The director of House of Flying Daggers and Hero drains the color from a Shakespearean take of double identities to crisply symbolic effect.
(This review is part of our coverage of the 2019 Fantasia International Film Festival.)
It seems almost criminal to compare Shadow to Zhang Yimou‘s most well-known wuxia films prior to this – Hero and House of Flying Daggers, both of which were released in American in 2004. It’s a wholly different beast, literally and metaphorically drained of color; where those films were punctuated by bursts of stylized hues of red and green to emphasize the fairy-tale nature of those stories, Shadow lives in a desaturated realm of blacks and whites. Yet this grimmer palette carries a thematic weight all its own: Yimou’s latest courtly epic is a tale of opposites, of yin and yang, and the shades of gray that exist in between.
Two kingdoms, Yan and Pei, have been warring for generations over control of the walled city of Jian; currently, Yan controls the city, with the ineffectual king of Pei (Zheng Kai) maintaining a fragile alliance to maintain the piece against the warlike wishes of his Commander, Ziyu (Deng Chao), who recently lost a duel with Yan’s own general (Hu Jun) and has declared a one-on-one rematch for control of the city.
But what the king doesn’t realize is that Ziyu is a double; in true Prince and the Pauper fashion, Ziyu is being impersonated by a former street urchin named Jingzhou (also Chao), groomed since childhood to impersonate Ziyu should anything befall him. You see, Ziyu is slowly dying of a mortal wound sustained during that lost battle, now a weakened shell of his former self hiding in a cave underneath the palace. Together with his wife Xiao Ai (Sun Li), they train Jingzhou to win the battle and take the city in his place. But as Jingzhou insinuates himself even further into Ziyu’s life, the lines between the two people become even more blurred — while Ziyu has even more ambitious plans beyond even Jingzhou’s knowledge.
What strikes the viewer in the first minutes of Shadow — apart from the incessant expository dialogue, a necessary evil to explain the various court dynamics and character relationships at play — is Zhao Xiaoding’s unbelievably crisp, monochromatic cinematography. It’s not a black-and-white film, per se, but its characters exist in a black-and-white world: palaces are decored with black wood and white paper walls, decked out in white robes against black-painted zithers, all intended to evoke the aesthetic of Chinese calligraphy. The intricate swoops and curves of calligraphy are referenced everywhere, from the writing on the paper walls of the palace to the wavy brushstrokes of every yin-yang symbol found on the floors of various dueling platforms. Like many of Yimou’s wuxia films, this is a picture deeply concerned with finding aesthetic beauty among the bloodshed.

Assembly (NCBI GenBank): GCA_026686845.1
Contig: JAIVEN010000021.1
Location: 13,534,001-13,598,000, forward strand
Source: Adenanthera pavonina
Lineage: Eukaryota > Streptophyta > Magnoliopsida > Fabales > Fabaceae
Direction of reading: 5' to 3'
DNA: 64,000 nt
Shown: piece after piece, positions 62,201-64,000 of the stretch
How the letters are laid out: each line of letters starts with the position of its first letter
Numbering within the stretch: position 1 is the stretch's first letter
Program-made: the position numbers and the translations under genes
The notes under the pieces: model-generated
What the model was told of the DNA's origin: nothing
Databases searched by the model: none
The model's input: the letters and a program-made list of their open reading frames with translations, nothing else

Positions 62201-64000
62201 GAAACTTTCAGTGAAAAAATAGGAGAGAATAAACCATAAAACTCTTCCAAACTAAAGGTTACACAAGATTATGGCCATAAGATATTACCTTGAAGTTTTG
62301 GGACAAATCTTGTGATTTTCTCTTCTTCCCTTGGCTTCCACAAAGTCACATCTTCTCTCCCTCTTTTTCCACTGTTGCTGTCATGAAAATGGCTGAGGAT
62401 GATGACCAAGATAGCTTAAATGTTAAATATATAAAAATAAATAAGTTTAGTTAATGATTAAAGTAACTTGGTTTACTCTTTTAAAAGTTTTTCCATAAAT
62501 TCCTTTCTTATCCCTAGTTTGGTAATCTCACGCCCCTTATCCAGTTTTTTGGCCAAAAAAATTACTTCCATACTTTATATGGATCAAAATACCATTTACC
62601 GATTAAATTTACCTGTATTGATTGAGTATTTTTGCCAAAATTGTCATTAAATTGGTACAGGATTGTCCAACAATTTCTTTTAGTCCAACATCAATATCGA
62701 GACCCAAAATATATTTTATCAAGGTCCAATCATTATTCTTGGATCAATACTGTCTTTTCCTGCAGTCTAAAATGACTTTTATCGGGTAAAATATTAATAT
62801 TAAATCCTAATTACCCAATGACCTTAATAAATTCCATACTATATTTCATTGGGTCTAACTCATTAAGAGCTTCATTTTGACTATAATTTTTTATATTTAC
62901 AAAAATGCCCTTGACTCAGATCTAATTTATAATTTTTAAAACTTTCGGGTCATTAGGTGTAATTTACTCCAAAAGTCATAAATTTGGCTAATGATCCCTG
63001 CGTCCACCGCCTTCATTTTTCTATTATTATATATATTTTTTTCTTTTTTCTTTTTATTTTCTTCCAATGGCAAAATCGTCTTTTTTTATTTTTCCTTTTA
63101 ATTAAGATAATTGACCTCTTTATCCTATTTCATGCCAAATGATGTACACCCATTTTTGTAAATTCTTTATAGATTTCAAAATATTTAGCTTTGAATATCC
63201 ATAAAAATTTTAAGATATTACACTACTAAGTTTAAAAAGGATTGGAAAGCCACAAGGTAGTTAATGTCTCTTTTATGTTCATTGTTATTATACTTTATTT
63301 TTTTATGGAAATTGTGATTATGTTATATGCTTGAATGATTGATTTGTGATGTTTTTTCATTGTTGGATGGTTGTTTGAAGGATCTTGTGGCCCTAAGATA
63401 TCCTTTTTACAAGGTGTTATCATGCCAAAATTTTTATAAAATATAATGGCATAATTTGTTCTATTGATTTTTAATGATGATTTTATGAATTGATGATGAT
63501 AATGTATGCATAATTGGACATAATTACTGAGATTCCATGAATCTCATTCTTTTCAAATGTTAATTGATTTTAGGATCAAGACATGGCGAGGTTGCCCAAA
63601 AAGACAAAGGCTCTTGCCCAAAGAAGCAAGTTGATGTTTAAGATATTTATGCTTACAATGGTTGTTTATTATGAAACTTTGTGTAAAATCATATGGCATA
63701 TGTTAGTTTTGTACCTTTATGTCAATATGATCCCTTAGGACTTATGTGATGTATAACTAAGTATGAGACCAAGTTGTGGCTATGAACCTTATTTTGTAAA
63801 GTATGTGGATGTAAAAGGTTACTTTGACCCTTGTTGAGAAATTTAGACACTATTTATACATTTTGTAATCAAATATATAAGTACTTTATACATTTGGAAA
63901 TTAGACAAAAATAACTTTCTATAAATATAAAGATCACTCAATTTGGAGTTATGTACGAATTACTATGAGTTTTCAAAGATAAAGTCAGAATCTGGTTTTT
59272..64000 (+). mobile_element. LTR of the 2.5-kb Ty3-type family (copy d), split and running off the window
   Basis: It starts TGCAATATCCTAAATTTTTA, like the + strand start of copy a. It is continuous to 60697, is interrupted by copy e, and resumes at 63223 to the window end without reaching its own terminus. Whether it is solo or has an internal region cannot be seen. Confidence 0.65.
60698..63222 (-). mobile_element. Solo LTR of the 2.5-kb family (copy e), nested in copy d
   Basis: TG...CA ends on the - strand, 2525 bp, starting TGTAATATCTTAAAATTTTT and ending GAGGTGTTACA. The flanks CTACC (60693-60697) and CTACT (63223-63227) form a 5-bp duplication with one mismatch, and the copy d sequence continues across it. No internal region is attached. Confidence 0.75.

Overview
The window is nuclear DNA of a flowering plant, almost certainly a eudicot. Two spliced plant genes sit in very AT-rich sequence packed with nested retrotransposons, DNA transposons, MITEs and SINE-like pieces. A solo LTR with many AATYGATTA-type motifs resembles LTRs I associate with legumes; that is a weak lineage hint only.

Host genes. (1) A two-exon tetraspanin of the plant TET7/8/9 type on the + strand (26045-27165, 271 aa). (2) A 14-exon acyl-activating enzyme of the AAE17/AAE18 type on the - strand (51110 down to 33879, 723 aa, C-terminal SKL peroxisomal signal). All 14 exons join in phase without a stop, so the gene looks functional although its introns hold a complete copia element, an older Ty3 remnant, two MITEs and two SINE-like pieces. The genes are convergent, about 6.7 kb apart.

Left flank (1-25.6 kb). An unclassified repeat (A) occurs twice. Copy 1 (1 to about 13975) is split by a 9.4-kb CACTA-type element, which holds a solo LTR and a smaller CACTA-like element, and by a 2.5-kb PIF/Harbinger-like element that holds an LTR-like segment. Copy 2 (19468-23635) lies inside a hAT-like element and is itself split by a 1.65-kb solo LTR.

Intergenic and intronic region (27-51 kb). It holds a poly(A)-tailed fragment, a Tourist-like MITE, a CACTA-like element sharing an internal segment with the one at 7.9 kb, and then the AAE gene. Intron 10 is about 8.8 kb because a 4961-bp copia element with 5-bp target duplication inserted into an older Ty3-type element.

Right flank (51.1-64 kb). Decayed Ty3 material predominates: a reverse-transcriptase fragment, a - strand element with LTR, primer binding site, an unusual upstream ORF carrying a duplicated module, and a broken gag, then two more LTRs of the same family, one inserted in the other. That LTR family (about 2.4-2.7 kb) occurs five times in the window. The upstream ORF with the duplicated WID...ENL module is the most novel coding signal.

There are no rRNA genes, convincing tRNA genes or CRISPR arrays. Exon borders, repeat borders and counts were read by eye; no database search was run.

Like many of Yimou’s wuxia films, this is a picture deeply concerned with finding aesthetic beauty among the bloodshed.
And then there’s the action, intricately captured with that quintessentially ornate Zhang Yimou style. The Yan army is outfitted with heavily-designed black armor, while the Pei soldiers fight with ornate bladed umbrellas that make for some truly inventive fighting — soldiers spin down angled streets on them to avoid arrow attacks, or fling blades at enemies from afar. Unlike his previous wuxia films, the wirework is sparing here, used beautifully to render the more feminine, yin-like fighting style of Jingzhou a grander sense of grace.
Over the course of Shadow‘s two hours, the broad, operatic storytelling shifts about from act to act, moving from languid exposition in act one to thrilling action in act two, to a slower third act dominated by some of Yimou’s more formulaic moments (last-minute betrayals, assertions of identity). And yet, it’s hard to argue against the way Yimou makes expert use of an intricately-formed visual landscape to explore more internal concerns, like the value of femininity in such an ego-driven male environment, or the struggle to overcome our own ‘shadow’ selves. Just as Ziyu, curled up in his cave scheming instead of fighting, is a shadow of his former self, so too does his own ‘shadow’ yearn to stand in the light.
Like his other classics, Yimou’s Shadow is a film of rich textures, from the splatter of rain against a cobblestone street to the fingerprint-thin ripples of Ziyu’s cave walls. It traffics in sensation and visual more than emotional nuance, a big, bold courtly drama filled with melodramatic intrigue. In this respect, it’s pretty old-school, and yet it serves as one of the master’s best, even if its stature among his most famous works might make it languish in obscurity.
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